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Windthrown Oaks to mill.

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Hi all


I am looking for a bit of advice please. I have two decent size Oak tree's that went over in the storms last winter. The owners would like a table out of one of them and a few other pieces and to sell the rest. The access isn't to bad but I think they will have to milled where they have fallen (the edge of the woodland). I would like to do it myself with an Alaskan mill. I was wondering how best to cut it up (boards, planks, beams etc) and how much it would be worth roughly? What size saw, bar and which mill and chain to use? Any advice would be really appreciated. Thanks in advance. The measurements are relatively rough just done with a basic tape measure.


Access to tree in the first picture.


Oak section 1


Core trunk

409cm length

97cm width

310cm circumference


Oak section 2


Right branch looking up tree from root

46cm wide

198cm length

175cm circumference


Oak section 3


Left fork

69cm wide

150cm long

257cm circumference


Oak section 4


Left branch upper fracture

168cm length

64cm wide

185cm circumference


2nd tree


Core trunk

450cm length

81cm wide

224cm circumference



Upper branch

185cm length

140cm length

213cm circumference






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OK, 97cm width determines the mill size you will need. A 36" mill is actually 34" throat, so won't quite go through. You would need a 42" bar minimum to get full capacity. You could skim a couple of inches off each side at the widest point, losing only bark and sapwood, but rolling it several times to do this with a mill will be painful unless you have access to a teleporter or a tractor and chains. Personally, I would skim this off with a side axe in less time than it would take to fiddle about rolling it, but it depends on whether you have one/can use it. The alternative is a 48" mill which, with a 46" bar will just about clear, although you might need to knock off a bit of bark here and there.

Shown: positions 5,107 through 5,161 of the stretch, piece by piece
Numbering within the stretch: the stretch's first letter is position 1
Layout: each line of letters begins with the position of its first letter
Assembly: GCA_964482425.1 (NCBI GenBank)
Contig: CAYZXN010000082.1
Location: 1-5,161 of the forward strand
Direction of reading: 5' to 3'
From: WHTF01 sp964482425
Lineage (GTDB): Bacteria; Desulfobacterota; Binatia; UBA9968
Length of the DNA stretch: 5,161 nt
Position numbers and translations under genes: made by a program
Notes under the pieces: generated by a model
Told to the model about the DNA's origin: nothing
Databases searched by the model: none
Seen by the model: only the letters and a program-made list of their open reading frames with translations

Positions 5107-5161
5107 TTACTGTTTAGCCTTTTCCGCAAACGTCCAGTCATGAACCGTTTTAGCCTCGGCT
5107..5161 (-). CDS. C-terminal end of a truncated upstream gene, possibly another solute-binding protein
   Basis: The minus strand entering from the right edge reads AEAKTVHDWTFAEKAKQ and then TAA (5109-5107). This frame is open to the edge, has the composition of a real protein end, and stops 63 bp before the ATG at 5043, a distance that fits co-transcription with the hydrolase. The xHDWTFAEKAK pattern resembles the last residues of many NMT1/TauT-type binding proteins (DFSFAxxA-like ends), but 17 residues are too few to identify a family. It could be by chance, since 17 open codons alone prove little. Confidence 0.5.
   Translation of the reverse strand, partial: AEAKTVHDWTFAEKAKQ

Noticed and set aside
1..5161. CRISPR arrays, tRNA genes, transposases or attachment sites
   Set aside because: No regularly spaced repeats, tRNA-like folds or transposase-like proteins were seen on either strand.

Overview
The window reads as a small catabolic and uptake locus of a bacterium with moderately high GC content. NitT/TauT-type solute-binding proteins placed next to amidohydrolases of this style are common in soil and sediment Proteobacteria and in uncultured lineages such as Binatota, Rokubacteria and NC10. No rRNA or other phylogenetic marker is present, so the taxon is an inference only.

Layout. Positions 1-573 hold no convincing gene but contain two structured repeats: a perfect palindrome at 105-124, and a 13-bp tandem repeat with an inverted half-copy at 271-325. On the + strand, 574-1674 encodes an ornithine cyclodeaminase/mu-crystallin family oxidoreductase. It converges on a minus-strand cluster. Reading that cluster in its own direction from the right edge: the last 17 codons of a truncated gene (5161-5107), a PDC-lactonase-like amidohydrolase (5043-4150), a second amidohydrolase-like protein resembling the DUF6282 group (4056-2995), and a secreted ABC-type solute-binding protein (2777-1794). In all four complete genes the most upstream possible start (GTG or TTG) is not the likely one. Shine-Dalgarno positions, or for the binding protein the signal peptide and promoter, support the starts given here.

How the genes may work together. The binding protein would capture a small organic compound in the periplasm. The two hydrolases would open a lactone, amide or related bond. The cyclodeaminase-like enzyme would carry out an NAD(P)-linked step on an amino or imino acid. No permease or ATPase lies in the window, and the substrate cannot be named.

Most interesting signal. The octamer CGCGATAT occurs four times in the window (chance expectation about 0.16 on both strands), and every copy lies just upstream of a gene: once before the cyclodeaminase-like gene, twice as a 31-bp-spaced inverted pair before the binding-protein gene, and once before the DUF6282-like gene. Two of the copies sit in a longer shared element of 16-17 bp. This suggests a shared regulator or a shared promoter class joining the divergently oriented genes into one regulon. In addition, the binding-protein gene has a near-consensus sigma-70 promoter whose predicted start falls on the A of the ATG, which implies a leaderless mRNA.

Either way, to mill this you need over 100cc. You could do it with an 070, 076, 084, 088 (880) or 090.


I would only bother with the smaller top sections if they grew pretty much vertically - otherwise there will be a lot of reaction wood in them. That said, if you are making the owners a rustic type picnic bench then these would be ideal for making the legs and seat boards from, as it doesn't matter if they move around a bit and it will save more of the better grade timber for larger boards. The longer, straighter ones (e.g. Section 2 if it's straight) could be used to make 6"x6" or 8"x8" gateposts.


As to what to make - it depends on who is selling it and for what. With an Alaskan, I wouldn't bother with less than 2" or you will be making a lot of sawdust. You could mill at 2" which will plane up for tables, 2.5" which, if removed to someone with a bandsaw and rapidly re-sawn to half thickness will make 1" finished size floorboards. You could mill some 3" slabs too. I wouldn't bother with thicker than this unless you are making a beam, and I would only do this if I knew someone who wanted the exact size I was making, otherwise the risk is that you make the wrong section relative to length for building regs.


As your first go at milling, I wouldn't try quartering it, just go through and through. Also bear in mind that there is a lot of work here and to make the best use of the tree is an art. Just because you don't need a ticket for milling doesn't mean there isn't a lot to learn and the difference between good and bad is both in yield and quality. A good miller will charge more but this will be more than paid for in extra timber.


One option would be to get someone in and work with them to see how it's done. Whereabouts are you?



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